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Ohio Buckeye

Aesculus glabra

Leaves: Deciduous.  Leaves are composed of 5 leaflets, sometimes 7, that spread from the petiole or leaf stem like fingers. Leaflets are 3 to 6 inches long, broadest in the middle of the leaflet, and narrowing to a long point at the end. Medium to dark green color. Fall color is yellow or a red-orange. Leaves do not stay on the tree long after turning color.

Bark/Twigs:  Ash gray bark with thick, deep fissures.

Flowers/Fruit: Yellow-green flowers grow in upright, conical clusters 4 to 7 inches tall by 2 to 3 inches wide. Leaves emerge before flowers are in bloom during late spring (May). Light brown capsules are 1 to 2 inches diameter and oval with a prickly cover and usually one seed. Seeds (buckeyes) are smooth, red-brown with a circular white patch and are poisonous.

Mature size and shape: Large. 40 feet high x 30 feet wide. Oval to pyramidal with a rounded top. Branches grow down towards the ground and then arch back up at the ends.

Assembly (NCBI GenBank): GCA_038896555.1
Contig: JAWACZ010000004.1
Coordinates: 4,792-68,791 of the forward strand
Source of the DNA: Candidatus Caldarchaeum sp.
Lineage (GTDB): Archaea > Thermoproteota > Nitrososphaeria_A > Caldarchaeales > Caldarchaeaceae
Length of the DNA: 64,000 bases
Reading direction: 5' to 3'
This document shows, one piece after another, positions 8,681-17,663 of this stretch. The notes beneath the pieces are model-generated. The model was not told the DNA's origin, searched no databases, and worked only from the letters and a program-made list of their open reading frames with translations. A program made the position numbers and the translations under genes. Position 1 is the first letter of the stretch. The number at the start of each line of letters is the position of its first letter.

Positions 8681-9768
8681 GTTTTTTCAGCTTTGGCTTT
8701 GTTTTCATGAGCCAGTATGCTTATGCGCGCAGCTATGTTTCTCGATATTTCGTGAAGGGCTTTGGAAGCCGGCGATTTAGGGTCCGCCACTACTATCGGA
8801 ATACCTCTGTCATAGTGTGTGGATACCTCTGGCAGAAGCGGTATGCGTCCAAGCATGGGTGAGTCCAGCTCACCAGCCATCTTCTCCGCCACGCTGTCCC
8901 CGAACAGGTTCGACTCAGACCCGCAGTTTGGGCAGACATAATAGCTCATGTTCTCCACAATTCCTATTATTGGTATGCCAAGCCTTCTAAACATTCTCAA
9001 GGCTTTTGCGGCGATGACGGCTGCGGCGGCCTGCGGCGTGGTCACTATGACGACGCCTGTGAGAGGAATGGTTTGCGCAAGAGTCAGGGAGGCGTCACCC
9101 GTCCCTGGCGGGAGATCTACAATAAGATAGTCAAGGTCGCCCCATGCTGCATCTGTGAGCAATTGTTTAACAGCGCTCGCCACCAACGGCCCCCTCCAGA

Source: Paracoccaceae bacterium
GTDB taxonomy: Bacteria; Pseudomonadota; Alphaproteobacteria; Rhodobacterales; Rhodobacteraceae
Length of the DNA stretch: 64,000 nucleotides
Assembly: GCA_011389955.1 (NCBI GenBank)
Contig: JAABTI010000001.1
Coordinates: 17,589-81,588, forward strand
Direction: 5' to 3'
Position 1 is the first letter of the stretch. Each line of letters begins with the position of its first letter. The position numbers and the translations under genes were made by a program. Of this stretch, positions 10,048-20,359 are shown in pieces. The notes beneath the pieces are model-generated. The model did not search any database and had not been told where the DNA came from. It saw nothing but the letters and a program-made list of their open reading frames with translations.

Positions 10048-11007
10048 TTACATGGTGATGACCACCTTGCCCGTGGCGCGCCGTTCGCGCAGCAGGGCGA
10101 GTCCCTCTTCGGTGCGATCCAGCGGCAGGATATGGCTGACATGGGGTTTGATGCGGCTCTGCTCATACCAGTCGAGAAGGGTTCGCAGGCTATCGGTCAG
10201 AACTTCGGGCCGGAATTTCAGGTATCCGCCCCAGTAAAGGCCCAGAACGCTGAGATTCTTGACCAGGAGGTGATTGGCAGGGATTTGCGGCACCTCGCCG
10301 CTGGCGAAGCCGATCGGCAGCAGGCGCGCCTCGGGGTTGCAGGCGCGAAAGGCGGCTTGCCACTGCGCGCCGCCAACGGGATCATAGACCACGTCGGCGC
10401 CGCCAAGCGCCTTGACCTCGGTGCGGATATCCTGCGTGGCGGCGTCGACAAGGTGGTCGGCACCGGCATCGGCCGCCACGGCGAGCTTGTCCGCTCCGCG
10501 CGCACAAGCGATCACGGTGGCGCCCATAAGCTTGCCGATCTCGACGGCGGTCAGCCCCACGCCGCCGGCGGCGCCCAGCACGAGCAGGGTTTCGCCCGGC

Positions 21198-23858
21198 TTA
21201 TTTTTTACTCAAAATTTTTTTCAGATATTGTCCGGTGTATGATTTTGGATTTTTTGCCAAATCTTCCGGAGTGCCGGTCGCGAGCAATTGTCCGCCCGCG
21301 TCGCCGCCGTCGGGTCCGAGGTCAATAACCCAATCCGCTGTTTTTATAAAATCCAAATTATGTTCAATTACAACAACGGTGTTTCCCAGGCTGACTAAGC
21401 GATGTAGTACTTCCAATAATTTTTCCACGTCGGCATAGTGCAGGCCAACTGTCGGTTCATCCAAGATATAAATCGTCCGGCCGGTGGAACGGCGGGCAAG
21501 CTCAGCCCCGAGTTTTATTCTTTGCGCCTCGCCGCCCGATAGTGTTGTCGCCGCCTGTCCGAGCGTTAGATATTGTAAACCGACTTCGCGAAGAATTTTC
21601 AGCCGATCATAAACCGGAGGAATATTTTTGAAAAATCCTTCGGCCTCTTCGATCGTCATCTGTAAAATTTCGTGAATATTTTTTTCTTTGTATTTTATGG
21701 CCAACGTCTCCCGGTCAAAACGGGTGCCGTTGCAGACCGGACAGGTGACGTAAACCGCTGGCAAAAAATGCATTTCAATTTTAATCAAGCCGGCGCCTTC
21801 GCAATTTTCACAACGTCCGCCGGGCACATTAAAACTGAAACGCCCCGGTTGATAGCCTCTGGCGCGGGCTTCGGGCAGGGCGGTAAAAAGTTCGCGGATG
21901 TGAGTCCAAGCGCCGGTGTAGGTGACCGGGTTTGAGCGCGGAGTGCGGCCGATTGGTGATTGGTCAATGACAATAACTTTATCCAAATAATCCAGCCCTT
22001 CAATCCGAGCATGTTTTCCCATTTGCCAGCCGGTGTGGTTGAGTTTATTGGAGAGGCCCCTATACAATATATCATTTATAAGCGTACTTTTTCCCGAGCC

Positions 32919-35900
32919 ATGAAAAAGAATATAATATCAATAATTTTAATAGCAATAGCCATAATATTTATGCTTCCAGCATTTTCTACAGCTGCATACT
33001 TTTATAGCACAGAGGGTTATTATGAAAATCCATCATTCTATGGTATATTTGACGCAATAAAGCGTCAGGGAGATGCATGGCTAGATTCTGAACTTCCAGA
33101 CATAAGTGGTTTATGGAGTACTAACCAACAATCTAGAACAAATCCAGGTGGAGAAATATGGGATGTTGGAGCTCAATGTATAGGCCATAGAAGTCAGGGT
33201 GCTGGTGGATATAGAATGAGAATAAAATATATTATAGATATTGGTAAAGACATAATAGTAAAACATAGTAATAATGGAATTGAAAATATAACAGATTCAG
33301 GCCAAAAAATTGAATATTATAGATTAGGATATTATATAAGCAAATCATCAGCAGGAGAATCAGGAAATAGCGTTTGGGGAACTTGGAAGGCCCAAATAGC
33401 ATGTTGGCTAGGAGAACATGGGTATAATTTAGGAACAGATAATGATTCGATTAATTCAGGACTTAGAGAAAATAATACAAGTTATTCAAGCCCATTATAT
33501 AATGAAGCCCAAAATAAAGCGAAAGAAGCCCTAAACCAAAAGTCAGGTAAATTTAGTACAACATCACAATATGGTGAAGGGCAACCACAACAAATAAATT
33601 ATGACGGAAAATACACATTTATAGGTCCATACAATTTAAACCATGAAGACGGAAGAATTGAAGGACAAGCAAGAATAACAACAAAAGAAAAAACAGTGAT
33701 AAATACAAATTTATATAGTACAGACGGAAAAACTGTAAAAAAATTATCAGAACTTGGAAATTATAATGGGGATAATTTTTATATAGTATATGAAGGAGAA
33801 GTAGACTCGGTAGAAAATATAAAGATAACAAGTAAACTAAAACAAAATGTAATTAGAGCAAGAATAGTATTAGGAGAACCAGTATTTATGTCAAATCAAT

General information/special features: Plant in full sun to partial shade. Moist, well-drained, slightly acidic soil preferred. Does not tolerate drought well. Plant parts are toxic and should not be consumed. Buckeyes are often carried by people as tokens of good luck.

Landscape use and maintenance: Good shade tree, best used in parks or natural settings with large open areas. Not ideal for urban use or as a street tree. Medium growing rate. High maintenance with seeds and flowers. Prune in early spring.

USDA Hardiness Zone: 4 to 7

Family/Origin: Hippocastanaceae – Buckeye. Native from the Appalachians of Virginia, Pennsylvania, and N. Carolina to Texas, Oklahoma, Kansas, and southeastern Nebraska.

Campus Use: Extremely uncommon. Only specimen. Can be found on south side of President's Circle or southeast of the Alumni House (Bld 52).

Last Updated: 6/3/22